Concrete Block retaining wall

tabber174(z6 PA)March 24, 2005

I'm got a slope in my front yard that I want to remove by putting in a four foot high retaining wall. I'm planning on building the wall out of concrete block and covering the face with a stone facade that matches the front on my home. The wall is going to be about 90 feet long, running from the end of my driveway across the front of the house. I'm going to put in a PVC drainage pipe behind the wall and fill it up with rock to help move the water away from the driveway and towards the side lawn.

My question is this. I know that I must put in a poured concrete foundation, but how thick should it be and how wide?

Thanks

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pls8xx

tabber,
You may not be getting a response to your question because it is a little more complicated than a simple ratio that would require a certain footer for a given height. A demo program I downloaded from Retain Pro was helpful to me to assess the walls I'm building.

I live in Arkansas and around here there have been a lot of DIY block walls built. Most of them have failed or are in the process of failing. Best I can tell, those that stood up over the years were built on a substantial footer and the block cavities have rebar and concrete. Steel stubs up from the footing to lock the wall to it in many of the block cavities. The good walls that are over 3 feet high were made with 12" block and they all have a system to prevent the ground behind the wall from becoming saturated with water. Not a cheap thing to construct.

Lately, a lot of homeowners have built walls using the modular blocks that lock together. Close attention to the details will bring most DIY walls of this type to a good result. But they are what they are. If you like the look, it's not a bad way to go. If you want a true vertical wall that can have a finish of stone , tile, or some other material, then you have to look elsewhere.

Timber walls are another possibility that some choose. But they aren't a permanent solution. The life span of a timber wall is also shortened if you have a long season where the ground is warm and you garden on the up side keeping the ground wet and fertilized.

In the end I chose to do poured concrete walls. Most would say that this type wall is beyond a DIY project, but in my second year of wall building, I would say that there are no special skills needed, nor is the cost of tools that much more than needed for other types. One might call it an advanced DIY project, not for a beginner. I didn't have experience with concrete when I started but I did have a lot of DIY projects and was well experienced in working with wood. Most would do well to keep their wall heights to 3 feet and under.

Keep in mind that down here the ground does not freeze more than a few inches deep, something that might be a major problem for those in colder areas.

I now have about 200 feet of wall up with another 125 to go. One of the things I like about poured concrete is that I don't have a lot of really heavy lifting to do. There is a lot of labor, but the form panels and other materials are not much more than 20 pounds, something an older man can handle.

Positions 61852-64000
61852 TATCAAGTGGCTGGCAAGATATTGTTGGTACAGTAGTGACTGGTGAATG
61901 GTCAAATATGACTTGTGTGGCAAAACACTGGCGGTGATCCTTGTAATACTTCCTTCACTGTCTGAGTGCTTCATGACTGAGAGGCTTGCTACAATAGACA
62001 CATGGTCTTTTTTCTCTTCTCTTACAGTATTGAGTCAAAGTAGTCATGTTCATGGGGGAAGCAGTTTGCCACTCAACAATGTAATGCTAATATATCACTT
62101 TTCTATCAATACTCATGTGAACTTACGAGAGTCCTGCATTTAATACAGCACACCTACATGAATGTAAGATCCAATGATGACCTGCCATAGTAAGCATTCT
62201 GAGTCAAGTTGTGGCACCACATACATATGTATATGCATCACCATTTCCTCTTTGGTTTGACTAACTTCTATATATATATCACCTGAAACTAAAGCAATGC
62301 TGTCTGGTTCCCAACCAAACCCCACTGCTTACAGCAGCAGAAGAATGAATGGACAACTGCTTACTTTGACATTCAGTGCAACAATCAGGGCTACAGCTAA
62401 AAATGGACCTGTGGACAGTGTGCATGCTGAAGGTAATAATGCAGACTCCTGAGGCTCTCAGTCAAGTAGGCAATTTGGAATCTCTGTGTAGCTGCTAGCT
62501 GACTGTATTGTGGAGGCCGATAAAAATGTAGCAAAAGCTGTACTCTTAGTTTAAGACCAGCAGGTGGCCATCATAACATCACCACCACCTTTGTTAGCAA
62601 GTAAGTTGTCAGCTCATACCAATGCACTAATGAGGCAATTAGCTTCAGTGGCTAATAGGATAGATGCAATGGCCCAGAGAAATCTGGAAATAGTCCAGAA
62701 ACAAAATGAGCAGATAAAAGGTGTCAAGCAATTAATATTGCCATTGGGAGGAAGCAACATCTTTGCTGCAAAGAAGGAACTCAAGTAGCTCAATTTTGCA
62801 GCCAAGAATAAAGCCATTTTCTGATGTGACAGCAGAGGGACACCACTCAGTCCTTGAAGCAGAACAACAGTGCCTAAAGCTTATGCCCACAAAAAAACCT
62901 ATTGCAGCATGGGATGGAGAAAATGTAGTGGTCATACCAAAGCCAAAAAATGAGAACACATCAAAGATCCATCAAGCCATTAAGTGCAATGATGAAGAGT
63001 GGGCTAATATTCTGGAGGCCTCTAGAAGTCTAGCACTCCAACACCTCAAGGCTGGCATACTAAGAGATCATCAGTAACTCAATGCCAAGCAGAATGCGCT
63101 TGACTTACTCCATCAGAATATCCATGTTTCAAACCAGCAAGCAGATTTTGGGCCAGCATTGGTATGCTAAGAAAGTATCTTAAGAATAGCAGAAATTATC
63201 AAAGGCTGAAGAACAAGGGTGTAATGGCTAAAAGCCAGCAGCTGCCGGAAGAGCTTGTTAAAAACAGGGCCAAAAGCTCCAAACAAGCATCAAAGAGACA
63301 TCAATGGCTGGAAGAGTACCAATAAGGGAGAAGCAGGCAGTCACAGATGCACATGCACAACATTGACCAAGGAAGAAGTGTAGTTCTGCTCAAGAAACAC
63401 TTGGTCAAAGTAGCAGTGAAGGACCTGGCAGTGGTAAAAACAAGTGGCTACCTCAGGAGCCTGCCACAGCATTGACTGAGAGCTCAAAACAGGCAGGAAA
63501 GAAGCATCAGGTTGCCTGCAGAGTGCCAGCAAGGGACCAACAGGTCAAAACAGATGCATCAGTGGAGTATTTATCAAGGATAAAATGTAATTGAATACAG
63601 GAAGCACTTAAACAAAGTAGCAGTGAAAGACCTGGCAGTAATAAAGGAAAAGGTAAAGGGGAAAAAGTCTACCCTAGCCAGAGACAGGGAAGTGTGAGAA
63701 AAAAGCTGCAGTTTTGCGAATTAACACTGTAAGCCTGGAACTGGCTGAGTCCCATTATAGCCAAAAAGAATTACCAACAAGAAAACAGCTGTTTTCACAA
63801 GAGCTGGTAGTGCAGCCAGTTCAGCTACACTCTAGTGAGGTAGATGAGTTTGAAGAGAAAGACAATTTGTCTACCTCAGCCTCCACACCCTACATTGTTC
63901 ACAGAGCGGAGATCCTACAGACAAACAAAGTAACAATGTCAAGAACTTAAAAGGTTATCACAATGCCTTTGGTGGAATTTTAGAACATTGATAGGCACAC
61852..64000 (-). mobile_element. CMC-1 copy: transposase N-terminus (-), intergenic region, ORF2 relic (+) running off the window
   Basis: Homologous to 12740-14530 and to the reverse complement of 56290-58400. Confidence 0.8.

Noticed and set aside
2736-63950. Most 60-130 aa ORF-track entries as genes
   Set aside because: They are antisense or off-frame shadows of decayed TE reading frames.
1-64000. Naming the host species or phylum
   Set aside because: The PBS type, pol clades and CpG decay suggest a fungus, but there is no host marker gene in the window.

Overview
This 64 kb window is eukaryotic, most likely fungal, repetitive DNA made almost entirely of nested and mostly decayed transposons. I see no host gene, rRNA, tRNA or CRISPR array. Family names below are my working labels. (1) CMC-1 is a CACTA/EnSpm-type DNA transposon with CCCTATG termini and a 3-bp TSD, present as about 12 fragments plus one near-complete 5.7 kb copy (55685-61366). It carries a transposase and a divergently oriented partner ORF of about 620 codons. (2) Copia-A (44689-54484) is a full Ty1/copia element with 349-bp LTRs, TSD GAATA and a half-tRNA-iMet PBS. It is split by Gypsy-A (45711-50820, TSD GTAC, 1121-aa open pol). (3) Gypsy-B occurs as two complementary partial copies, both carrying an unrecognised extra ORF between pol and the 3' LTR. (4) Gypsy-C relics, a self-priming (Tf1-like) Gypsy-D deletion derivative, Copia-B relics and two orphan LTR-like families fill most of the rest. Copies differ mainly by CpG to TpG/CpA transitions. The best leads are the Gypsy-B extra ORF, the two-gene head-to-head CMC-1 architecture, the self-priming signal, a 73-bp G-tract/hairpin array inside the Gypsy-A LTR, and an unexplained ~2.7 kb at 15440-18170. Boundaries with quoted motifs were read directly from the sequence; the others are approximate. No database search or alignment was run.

James

    Bookmark   March 28, 2005 at 9:36PM
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dorlando

I think I just sent you a separate email but if you could reply to the post instead to continue the thread. how far apart are you putting your vertical rebar in your wall?

    Bookmark   May 20, 2005 at 8:33AM
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pls8xx

dorlando,

I don't seem to have mail from you. As far as I know the link on "My page" is still active.

I no longer monitor this site like I did in the past, and the amount of content I am willing to provide to gardenweb has been scaled back.

I haven't done an update this year on my wall project. Not much has changed in my method, except I worked out a nifty way of doing the forms for steps.

Here are a couple of pages that I did last year ....

http://www.geocities.com/pls8xx/construction.html

http://www.geocities.com/pls8xx/update.html

The vertical rebar consists of short bars in the footer that extend about 8 to 10 inches into the bottom of the wall spaced about 2 feet apart. These are positioned more to the backside of the wall. In addition longer vertical rebars are set in the footer about every 6 to 8 feet that extend to near the top of wall. These are used to hold the horizontal rebar and are positioned slightly toward the wall face. Walls 3 feet tall and above get a beefed up steel and footer treatment.

    Bookmark   May 21, 2005 at 10:18AM
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tabber174(z6 PA)

Sorry, that I didn't reply sooner. I was away over the weekend.

I haven't yet started my wall, so I don't have an answer for you.

    Bookmark   May 23, 2005 at 1:25PM
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gottagarden(z5 western NY)

COntact your local building codes dept. When I did they said concrete foundation should be 42 inches deep to avoid frost heave. Probably a little less deep in your area, but that is still deep! Probably not what you want to hear, it means renting an excavator for a day, but you also don't want to do all that work and have it buckle on you due to frost heave. Your local building codes dept will have the answers for you and they are free.

    Bookmark   June 23, 2005 at 8:18AM
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